A belated happy birthday to Ferdinand “Ferdi” Kübler, who was born on July 24, 1919, and died on December 29, 2016.
The Swiss rider is best remembered for winning the 1950 Tour de France ahead of Stan Ockers of Belgium and Louison Bobet of France, along with numerous other podium finishes in Grand Tour events.
In addition, Kübler won the 1951 World Championship Road Race, beating Italians Fiorenzo Magni and Antonio Bevilacqua, along with victories in the La Flèche Wallonne and Liege-Bastogne-Liege Classics.
Kübler was born in Marthalen, later beginning his career as a professional rider at the young age of 21.
However, the start of his career was limited to Switzerland because of Nazi occupation throughout most of Europe.
Relegated to his home country, Kübler racked up multiple Swiss national championship titles, along with triumphing in the Tour de Suisse on three occasions.
But, it wasn’t until the end of the Second World War that Kübler’s rise to prominence came, after the Spring Classics resumed and the fledgling pro won the La Flèche Wallonne and Liège–Bastogne–Liège in both 1951 and 1952.
Back then, these challenging one-day races were contested in the same weekend, as opposed to being strewn across the race calendar like they are today.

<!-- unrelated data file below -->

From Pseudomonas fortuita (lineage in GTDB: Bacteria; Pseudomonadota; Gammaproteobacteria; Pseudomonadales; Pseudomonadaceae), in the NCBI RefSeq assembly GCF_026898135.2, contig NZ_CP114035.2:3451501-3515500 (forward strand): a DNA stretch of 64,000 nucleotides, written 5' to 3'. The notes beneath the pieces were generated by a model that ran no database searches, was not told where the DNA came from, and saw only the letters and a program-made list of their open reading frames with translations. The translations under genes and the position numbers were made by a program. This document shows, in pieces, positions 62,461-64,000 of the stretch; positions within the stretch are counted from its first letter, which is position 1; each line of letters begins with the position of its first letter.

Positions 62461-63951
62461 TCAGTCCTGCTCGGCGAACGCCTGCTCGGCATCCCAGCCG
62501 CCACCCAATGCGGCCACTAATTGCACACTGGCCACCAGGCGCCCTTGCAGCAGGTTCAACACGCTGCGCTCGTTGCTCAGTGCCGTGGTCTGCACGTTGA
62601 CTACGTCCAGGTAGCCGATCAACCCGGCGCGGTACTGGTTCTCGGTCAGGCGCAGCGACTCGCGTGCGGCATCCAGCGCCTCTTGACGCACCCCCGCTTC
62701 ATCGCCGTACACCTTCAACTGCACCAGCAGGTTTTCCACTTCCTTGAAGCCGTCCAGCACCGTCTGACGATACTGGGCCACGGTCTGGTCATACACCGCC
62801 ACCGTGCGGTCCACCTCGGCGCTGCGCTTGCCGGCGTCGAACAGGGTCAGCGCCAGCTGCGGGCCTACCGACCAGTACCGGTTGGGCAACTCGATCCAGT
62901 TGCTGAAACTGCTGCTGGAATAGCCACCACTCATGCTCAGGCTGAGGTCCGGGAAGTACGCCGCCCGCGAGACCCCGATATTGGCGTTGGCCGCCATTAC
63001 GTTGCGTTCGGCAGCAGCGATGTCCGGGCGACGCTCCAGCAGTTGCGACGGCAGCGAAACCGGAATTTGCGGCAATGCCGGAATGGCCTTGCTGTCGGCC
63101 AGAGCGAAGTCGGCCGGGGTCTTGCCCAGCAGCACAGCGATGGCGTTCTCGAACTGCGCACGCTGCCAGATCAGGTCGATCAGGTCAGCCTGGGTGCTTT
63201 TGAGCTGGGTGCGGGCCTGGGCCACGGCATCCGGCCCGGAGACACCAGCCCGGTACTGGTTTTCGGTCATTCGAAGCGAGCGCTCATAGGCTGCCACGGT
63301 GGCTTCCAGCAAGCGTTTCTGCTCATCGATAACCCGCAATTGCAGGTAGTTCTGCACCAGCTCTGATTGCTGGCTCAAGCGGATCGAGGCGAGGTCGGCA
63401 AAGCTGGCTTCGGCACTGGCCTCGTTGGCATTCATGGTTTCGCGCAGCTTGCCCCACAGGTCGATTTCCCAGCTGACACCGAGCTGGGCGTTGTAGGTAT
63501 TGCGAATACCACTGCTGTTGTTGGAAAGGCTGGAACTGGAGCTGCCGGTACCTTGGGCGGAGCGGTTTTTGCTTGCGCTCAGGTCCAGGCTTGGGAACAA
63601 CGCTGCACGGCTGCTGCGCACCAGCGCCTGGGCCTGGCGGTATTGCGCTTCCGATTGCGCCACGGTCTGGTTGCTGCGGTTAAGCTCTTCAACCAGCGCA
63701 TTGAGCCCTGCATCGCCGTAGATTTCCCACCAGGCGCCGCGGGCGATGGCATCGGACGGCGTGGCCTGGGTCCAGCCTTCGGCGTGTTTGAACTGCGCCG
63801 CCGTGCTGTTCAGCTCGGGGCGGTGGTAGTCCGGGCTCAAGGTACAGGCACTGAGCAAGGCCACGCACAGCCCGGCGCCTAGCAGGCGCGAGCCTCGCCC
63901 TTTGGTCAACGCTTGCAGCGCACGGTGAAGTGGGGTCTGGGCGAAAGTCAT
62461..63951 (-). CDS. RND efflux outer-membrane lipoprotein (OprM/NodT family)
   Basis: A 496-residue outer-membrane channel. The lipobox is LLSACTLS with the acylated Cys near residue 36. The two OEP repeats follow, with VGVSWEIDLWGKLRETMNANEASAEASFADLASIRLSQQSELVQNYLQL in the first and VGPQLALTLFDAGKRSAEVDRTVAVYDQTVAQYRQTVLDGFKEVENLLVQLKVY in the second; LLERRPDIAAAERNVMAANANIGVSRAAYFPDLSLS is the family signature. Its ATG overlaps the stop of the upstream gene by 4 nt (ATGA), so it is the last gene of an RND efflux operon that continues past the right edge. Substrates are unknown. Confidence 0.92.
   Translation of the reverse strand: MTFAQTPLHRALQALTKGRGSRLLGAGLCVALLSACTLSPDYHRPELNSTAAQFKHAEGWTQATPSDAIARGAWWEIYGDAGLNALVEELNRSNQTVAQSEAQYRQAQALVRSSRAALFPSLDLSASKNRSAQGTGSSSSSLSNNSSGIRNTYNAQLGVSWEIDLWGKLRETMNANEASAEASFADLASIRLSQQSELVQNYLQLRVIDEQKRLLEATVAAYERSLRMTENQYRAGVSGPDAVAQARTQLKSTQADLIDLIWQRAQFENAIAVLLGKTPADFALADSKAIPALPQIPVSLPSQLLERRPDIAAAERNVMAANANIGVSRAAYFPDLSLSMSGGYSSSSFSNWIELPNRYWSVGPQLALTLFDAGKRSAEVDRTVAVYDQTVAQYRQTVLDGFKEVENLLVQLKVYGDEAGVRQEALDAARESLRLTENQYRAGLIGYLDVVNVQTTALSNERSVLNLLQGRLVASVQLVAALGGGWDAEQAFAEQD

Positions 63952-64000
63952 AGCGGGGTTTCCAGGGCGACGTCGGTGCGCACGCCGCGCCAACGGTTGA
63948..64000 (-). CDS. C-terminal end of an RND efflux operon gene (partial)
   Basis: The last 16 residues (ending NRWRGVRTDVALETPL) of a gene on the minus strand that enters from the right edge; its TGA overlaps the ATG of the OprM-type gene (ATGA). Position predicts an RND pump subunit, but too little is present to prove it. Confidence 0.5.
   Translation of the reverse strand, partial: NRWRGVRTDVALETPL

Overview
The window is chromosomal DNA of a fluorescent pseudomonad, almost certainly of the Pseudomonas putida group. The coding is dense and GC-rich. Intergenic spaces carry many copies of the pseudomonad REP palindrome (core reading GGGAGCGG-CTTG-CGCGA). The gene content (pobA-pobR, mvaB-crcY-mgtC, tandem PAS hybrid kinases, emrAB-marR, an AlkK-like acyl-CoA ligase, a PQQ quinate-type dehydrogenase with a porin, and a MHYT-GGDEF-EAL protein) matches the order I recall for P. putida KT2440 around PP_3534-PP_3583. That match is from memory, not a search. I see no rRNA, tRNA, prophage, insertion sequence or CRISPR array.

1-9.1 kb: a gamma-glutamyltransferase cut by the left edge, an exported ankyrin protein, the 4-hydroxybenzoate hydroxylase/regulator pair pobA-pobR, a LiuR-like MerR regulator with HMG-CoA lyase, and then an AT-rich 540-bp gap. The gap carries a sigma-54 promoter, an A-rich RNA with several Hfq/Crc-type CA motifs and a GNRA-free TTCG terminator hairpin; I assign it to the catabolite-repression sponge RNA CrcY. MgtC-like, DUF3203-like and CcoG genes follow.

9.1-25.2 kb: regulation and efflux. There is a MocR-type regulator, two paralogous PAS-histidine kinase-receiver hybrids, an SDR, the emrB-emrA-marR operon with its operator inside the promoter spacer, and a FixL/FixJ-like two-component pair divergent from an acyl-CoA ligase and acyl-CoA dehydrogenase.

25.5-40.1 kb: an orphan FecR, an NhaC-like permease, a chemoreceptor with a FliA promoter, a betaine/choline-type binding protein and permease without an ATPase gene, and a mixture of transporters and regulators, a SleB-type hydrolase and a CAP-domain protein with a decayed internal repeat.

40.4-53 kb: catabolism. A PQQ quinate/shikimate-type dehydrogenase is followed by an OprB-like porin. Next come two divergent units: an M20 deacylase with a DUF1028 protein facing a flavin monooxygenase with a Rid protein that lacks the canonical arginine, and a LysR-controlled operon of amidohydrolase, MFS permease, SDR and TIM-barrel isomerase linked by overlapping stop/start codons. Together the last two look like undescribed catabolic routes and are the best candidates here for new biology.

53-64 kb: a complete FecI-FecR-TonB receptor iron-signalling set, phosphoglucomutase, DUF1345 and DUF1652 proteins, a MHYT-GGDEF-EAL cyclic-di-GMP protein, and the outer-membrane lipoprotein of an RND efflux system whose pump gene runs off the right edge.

Kübler also won the World Road Race Championship in 1951 as well, which came with great solace after he finished second in 1949 and third in 1950.
Kübler competed in the Giro d’Italia from 1950–1952, placing fourth once and third twice.
He abandoned the 1947 and 1949 Tours de France, despite an early stage victory in each.
Critics suggest that Kübler’s 1950 Tour victory was the result of Fausto Coppi being absent, who was sidelined after a crash in that year’s Giro.
Nevertheless, after overcoming Gino Bartali, Kübler claimed the race honors by over nine minutes, while also winning an impressive three stages and marking the first time a Swiss rider won the French Grand Tour.
In the 1954 Tour de France, Kübler earned the prestigious green points jersey, while finishing second behind Louison Bobet.
Historians often regarded Kübler as being a high-spirited and impulsive rider sometimes given to strategically unwise attacks out of exuberance and a competitive drive.
His gregarious personality also earned him the nickname the “Cowboy” because of his penchant for Stetson hats.
The 1957 season marked a close for Kübler’s career, as the 38-year old rider decided to hang up his wheels and return to his native Switzerland.
During his retirement, Kübler became involved in the sponsorship of the Tour de Suisse for many years, while taking up skiing and golf.
He later became married to Christina Leibundgut, an airline stewardess, in Davos, Switzerland in 1976, where he spent the remainder of his life.
In 1983, Kübler was elected Sportsman of the Century in Switzerland, and in 2010 he was honored with a lifetime achievement award.
Kübler died in Zurich at the age of 97. Prior to his death, he was the oldest living Tour de France winner.
He is survived by his wife and his two sons, Andre and Stefan, and a daughter Anita, from a previous marriage.
Herzlichen Glückwunsch zum Geburtstag Ferdi!
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